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What’s in a Discharge Summary? :

October 23, 2020

Timely and high-quality communication following hospital discharge has been endorsed by leading pediatric groups.

Timely and high-quality communication following hospital discharge has been endorsed by leading pediatric groups.1-3 The written discharge summary provides critical information to ensure a safe transition from the hospital to the primary care provider (PCP). In this month’s Hospital Pediatrics(10.1542/hpeds.2020-0148), investigators reviewed 200 discharge summaries of hospitalized general pediatric patients in a single academic medical center for content and quality. Charts were reviewed for specific data elements, medical complexity, and the completion of specific discharge instructions. The investigators found that content and quality of discharge summary documentation was inconsistent. Notable findings included inaccuracies in discharge medications for patients with medical complexity. The lowest rates of completion and accuracy were discharge diagnosis, discharge medications, and follow up appointments.

I commend the authors for highlighting a widespread problem and opportunity. So why does this all matter? As hospitalists we want to ensure that the baton is safely handed off to the child’s PCP following discharge and that an unnecessary re-admission or adverse event does not occur. In the article, the authors point out the patient safety implications of incorrect discharge medications and follow up. As the authors suggest, one way to close the gaps is to harness the power of electronic medical records (EMR) to pull necessary data elements into templated notes more seamlessly. This is easier said than done in part, due to complexities within individual EMRs. Another opportunity within academic medical centers is with resident education since the bulk of each discharge summary is completed by residents.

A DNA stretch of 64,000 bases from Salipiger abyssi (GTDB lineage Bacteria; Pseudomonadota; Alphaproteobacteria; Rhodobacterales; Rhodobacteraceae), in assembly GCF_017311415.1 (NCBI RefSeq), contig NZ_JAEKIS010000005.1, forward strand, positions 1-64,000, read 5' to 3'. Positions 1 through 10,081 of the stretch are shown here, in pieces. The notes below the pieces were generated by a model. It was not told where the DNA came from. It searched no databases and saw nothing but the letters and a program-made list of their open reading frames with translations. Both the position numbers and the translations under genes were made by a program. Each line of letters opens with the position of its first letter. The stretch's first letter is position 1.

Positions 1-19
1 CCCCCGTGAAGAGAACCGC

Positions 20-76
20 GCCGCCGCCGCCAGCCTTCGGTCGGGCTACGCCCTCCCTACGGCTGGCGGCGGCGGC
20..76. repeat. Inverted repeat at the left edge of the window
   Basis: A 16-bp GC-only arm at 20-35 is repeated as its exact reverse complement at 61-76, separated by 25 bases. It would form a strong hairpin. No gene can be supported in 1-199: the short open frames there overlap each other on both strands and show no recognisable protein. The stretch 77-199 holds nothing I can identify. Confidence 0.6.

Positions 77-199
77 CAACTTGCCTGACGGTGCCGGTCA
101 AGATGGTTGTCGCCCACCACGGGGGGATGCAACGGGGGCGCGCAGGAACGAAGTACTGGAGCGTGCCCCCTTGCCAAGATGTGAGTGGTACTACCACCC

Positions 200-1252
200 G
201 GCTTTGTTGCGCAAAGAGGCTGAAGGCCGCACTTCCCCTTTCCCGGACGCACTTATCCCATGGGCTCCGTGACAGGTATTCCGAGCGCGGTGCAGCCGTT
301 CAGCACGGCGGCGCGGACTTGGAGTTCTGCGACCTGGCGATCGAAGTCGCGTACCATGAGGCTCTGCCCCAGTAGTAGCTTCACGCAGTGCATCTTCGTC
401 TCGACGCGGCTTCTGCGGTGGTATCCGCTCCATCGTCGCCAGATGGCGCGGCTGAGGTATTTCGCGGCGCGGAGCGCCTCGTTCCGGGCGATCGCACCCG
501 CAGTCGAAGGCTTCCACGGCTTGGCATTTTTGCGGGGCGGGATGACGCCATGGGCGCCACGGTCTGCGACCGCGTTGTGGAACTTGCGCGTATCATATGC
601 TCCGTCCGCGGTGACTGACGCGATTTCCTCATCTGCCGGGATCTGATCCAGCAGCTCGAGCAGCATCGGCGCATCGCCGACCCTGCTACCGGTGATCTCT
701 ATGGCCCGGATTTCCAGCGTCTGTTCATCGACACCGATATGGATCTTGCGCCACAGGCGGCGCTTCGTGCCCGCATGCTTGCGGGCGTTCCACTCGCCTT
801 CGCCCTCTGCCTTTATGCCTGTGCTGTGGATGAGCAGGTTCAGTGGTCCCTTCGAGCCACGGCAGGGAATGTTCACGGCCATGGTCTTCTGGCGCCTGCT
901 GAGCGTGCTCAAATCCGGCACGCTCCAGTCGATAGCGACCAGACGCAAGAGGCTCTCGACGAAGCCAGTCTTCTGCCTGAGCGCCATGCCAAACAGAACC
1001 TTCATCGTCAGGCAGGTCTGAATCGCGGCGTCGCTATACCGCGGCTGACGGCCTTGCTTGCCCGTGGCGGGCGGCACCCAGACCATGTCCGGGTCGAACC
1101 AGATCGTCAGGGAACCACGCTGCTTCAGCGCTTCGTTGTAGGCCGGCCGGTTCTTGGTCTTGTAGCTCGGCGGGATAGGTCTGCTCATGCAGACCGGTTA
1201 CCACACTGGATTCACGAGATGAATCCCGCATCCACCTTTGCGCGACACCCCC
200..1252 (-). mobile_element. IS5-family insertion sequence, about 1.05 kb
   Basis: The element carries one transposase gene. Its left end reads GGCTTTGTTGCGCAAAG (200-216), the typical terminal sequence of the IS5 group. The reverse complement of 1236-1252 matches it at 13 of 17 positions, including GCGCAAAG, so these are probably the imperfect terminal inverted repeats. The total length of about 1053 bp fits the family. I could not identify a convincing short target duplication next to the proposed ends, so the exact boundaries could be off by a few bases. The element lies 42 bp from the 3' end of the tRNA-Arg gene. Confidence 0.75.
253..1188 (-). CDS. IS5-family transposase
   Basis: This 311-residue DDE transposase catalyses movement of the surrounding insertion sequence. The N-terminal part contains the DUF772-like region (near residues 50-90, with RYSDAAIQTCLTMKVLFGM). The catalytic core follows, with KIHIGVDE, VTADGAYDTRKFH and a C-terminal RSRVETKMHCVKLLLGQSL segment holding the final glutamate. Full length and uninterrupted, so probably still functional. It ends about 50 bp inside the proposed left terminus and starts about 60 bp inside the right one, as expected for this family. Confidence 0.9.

A component of good communication with the PCP is a complete and accurate discharge summary but there is more to it. Sometimes, a beautifully written discharge summary may have nowhere to go because a PCP was not identified, the incorrect PCP is listed in the chart or the practice may not be set up to receive electronically routed discharge summaries. To mitigate this gap, our hospitalists call the PCP to give an additional verbal hand-off at discharge. There are obvious challenges to this task for a busy hospitalist on service and a busy primary care clinician both potentially pulled from patient care. For a medically complex patient, there is value to a conversation versus solely relying on a prescriptive, detailed and lengthy note which may have all the necessary elements but not always give the clearest picture of what’s next for the patient.

References

  1. Lye PS. Clinical report—physicians’ roles in coordinating care of hospitalized children. Pediatrics. 2010;126(4): 829-832.
  2. Leyenaar JK, Desai AD, Burkhart Q, et al. Quality measures to assess care transitions for hospitalized children. Pediatrics. 2016;138(2):e20160906
  3. Coghlin DT, Leyenaar JK, Shen M, et al. Pediatric discharge content: a multisite assessment of physician preferences and experiences. Hosp Pediatr. 2014;4(1):9-15.
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